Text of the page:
In the past couple of years, I used hay and straw to cover the soil in my home garden both when there is nothing growing in a bed and between vegetable crops during the growing season as mulch.
At first, I did it because I wanted to find a way to get rid of weeds since weeding in the middle of the summer when it’s 100F outside is obviously not one of my favorite activities. But very quickly I noticed the many other benefits to covering the ground. My soil became so much richer, darker, full of worms and microorganisms life, it held water much better, I didn’t have to add compost, and I had to spend very little time weeding.
Last year, when I decided to become a market gardener, I automatically assumed that the best thing will be to just expand my current operation. So I set up my 66 garden beds on our farm and after preparing the soil I covered the whole thing with many bales of hay that cost me a good amount of money.
I soon realized what a huge mistake I made. It was impossible to do the work with so much hay everywhere. I couldn’t use a seeder, the weeds that did come through the hay took me hours to clean (since I couldn’t use a hoe), and at harvest time the hay was constantly in my way and I had to spend hours cleaning my harvest so I don’t go to market with bags of lettuce mix full of hay in them.
I am not saying it’s not possible to farm on a larger scale with hay as ground cover, it probably is, but I felt like for me it was too expensive and time-consuming.
However, since I still believe in not leaving soil bare, I started researching other alternatives, something that will work on a larger scale.
I’ve heard about cover crops and green manures before, but never dug deep since my home garden space is so small and I was doing great with the hay as mulch. I started researching a while ago and to tell you the truth I was a bit overwhelmed with the amount of information, practices, the number of cover crops available and so on. I experimented a little bit with planting buckwheat, but it was a disaster…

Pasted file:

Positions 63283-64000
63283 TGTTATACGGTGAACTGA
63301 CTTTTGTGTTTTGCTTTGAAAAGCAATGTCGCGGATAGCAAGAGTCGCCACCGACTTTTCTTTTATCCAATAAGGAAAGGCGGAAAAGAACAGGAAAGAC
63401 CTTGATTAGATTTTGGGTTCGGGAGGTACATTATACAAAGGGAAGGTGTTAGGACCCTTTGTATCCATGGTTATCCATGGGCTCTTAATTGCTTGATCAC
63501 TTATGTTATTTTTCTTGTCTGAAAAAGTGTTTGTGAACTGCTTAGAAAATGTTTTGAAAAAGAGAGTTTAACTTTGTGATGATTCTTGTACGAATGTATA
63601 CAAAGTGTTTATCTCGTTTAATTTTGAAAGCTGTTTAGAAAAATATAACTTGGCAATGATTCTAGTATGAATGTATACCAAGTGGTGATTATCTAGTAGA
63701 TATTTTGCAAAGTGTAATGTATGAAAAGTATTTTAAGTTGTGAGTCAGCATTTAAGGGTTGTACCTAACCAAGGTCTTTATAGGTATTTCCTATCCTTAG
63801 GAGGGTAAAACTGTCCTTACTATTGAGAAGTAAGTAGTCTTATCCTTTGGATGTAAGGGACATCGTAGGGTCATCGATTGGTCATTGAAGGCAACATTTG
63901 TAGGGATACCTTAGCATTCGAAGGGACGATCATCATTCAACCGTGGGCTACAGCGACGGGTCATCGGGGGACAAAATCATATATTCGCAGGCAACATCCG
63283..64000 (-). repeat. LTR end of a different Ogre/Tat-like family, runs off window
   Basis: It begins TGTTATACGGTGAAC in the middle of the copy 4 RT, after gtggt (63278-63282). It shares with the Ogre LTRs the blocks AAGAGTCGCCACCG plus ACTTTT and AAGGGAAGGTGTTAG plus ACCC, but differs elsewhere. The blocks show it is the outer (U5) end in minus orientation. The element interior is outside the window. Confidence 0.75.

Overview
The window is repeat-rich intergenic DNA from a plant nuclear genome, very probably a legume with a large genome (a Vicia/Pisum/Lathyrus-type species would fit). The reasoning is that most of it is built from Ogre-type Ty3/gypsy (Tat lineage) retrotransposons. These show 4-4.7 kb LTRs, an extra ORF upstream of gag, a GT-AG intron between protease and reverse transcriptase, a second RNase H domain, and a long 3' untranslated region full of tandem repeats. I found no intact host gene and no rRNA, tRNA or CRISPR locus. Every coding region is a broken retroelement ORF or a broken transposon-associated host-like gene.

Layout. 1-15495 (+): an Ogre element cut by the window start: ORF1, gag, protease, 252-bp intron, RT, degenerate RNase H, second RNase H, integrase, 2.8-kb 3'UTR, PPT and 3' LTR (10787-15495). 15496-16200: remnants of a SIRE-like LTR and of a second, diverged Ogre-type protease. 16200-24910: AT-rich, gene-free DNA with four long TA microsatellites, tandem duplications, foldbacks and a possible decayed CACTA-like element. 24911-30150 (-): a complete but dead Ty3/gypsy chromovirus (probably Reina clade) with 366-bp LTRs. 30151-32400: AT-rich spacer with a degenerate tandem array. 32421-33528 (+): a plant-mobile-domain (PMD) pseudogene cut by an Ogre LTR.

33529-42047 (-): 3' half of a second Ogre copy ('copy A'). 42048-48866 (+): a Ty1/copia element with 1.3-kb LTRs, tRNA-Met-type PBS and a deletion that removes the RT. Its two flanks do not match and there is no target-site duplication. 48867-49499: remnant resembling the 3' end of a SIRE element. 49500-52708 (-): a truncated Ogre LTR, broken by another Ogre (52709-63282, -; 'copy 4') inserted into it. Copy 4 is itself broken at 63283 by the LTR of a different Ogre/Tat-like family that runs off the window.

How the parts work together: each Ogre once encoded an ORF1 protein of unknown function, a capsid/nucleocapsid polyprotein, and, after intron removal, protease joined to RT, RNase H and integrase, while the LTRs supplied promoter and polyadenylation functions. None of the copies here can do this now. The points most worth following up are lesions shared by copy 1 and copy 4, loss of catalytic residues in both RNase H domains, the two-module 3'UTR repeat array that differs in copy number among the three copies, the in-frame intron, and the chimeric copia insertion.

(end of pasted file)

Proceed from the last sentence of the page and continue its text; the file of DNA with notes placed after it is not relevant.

So I am writing this for you and for myself. I am going to organize this whole cover crops topic in my head so when the time comes I can put together a simple plan that will (hopefully) work at my farm, and I thought I’ll share it with you in case you want to try using cover crops in your garden as well.
I want to emphasize that you don’t have to be a farmer to use cover crops. You can incorporate cover crops in any size garden, you’ll soon see how they can benefit even your small-scale vegetable production.
What are Cover Crops and Green Manure Crops?
Cover crops and green manure crops are crops we grow to improve the soil. They usually aren’t used to pasture livestock (although there are some exceptions) and aren’t sold as cash crops.
Green manure crops are cover crops we plant with the intention of incorporating (usually by tilling) them into the soil while the plant is still green and before it sets seeds.
A cover crop, on the other hand, can be mowed and incorporated (or not, we will talk about this later) into the soil at any stage.
So whether a crop is a cover crop or a green manure crop depends on how a farmer is going to use it rather than which specific crop it is. Is he going to leave it to cover the ground for a long period of time? Or is he going to till it under while it’s still green?